Many people think that if a US citizen has a newborn child overseas, that the child is automatically a citizen. This is not always the case and depends on several factors including whether the U.S. citizen is the mother or the father and the amount of time that the citizen parent spent in the U.S. prior to the child’s birth.
Our firm was hired last year to help a young US citizen mother who had a child born in Africa. The mom had fled the family home because her husband was abusive and she brought her child to the U.S. on a tourist visa. We were hired to try and prove that the baby girl was a U.S. citizen.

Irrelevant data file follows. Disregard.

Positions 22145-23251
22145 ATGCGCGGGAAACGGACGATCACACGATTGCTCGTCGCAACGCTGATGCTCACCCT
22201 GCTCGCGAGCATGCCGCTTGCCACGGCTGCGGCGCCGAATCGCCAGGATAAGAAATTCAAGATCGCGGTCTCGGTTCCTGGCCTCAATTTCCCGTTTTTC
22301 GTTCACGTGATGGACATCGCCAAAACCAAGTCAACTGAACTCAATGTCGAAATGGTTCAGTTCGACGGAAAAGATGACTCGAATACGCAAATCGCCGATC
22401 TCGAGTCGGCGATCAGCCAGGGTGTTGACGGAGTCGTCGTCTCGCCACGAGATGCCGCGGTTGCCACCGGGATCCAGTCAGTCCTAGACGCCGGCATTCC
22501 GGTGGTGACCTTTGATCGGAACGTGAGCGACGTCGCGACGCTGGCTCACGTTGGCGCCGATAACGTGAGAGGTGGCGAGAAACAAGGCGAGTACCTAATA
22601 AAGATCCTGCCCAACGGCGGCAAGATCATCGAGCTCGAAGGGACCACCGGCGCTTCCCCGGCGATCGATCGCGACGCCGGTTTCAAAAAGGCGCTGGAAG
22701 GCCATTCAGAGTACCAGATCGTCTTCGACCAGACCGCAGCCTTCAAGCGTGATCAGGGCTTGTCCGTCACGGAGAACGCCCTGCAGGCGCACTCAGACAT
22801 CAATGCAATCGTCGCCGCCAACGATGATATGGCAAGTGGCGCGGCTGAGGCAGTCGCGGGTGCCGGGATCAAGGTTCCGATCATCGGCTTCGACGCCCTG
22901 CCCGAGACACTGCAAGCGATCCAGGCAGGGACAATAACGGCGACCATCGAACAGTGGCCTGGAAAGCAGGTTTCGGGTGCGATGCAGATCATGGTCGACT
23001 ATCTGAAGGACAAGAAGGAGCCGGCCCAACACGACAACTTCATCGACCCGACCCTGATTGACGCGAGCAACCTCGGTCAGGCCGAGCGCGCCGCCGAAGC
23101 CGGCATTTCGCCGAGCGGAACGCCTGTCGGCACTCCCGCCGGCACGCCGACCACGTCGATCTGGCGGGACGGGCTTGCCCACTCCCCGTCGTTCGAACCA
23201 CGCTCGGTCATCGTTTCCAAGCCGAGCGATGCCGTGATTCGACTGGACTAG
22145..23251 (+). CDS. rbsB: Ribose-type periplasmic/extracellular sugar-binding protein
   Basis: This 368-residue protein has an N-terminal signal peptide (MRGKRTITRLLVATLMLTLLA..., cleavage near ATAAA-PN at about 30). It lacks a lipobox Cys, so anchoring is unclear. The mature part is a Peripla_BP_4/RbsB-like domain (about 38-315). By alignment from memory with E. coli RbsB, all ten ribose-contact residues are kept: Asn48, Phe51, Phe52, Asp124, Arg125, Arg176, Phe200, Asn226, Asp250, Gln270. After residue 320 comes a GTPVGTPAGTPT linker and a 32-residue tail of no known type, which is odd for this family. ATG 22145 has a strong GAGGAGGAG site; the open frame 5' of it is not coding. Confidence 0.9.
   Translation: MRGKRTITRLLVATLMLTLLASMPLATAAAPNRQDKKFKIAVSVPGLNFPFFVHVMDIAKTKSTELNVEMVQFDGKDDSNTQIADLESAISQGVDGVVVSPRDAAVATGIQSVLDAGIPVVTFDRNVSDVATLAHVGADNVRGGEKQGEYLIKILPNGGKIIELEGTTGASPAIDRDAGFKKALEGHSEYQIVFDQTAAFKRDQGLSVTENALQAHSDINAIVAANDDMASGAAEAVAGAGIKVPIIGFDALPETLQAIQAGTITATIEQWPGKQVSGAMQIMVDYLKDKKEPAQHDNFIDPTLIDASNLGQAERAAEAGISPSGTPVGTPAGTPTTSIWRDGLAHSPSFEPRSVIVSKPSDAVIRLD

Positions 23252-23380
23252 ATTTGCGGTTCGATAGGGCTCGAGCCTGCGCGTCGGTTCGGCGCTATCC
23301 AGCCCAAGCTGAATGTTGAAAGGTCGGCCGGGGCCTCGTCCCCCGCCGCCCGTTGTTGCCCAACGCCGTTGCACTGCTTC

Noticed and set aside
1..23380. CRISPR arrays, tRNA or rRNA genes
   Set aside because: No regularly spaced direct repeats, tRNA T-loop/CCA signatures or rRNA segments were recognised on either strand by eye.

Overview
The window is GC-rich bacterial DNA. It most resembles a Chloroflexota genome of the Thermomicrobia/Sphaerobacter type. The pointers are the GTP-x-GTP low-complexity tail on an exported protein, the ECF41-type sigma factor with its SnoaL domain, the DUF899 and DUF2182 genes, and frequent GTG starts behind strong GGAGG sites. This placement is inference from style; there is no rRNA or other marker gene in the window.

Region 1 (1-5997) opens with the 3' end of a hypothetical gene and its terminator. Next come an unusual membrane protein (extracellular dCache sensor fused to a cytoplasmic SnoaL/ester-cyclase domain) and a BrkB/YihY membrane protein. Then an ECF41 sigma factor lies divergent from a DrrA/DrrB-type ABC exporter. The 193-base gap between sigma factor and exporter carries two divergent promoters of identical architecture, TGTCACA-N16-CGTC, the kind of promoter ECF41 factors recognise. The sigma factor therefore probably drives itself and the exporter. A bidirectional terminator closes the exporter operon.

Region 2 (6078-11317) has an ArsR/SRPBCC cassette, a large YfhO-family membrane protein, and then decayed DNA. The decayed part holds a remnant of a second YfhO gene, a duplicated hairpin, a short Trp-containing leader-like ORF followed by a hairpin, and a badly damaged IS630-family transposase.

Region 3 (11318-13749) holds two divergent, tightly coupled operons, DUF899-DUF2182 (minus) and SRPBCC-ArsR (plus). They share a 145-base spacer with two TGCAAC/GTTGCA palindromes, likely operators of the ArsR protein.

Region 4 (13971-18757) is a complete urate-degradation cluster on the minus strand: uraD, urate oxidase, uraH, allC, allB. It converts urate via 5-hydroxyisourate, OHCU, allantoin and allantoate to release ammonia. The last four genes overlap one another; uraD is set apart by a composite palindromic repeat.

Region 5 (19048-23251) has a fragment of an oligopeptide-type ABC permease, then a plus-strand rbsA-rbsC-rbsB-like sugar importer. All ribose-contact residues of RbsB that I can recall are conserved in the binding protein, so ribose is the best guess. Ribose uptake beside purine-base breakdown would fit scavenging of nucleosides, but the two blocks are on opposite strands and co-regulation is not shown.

We prepared the N-600 application for a certificate of citizenship and submitted evidence regarding the child’s birth. USCIS issued a request for evidence, asking for proof regarding the amount of time that the U.S. citizen mom had spent in the U.S. prior to the baby’s birth. The law requires that the beneficiary’s mother spent five years in the U.S. prior to the beneficiary’s birth, with at least 2 of the years occurring after the mother turned 14 years old. 8 CFR § 322.2(a)(2). In this case, the mom was born in 1996, turned 14 in 2010, left the U.S. in 2013 and the baby was born in November of 2014. After we provided a timeline and documentary support, the case was approved and our client has been scheduled for her ceremony to obtain the certificate.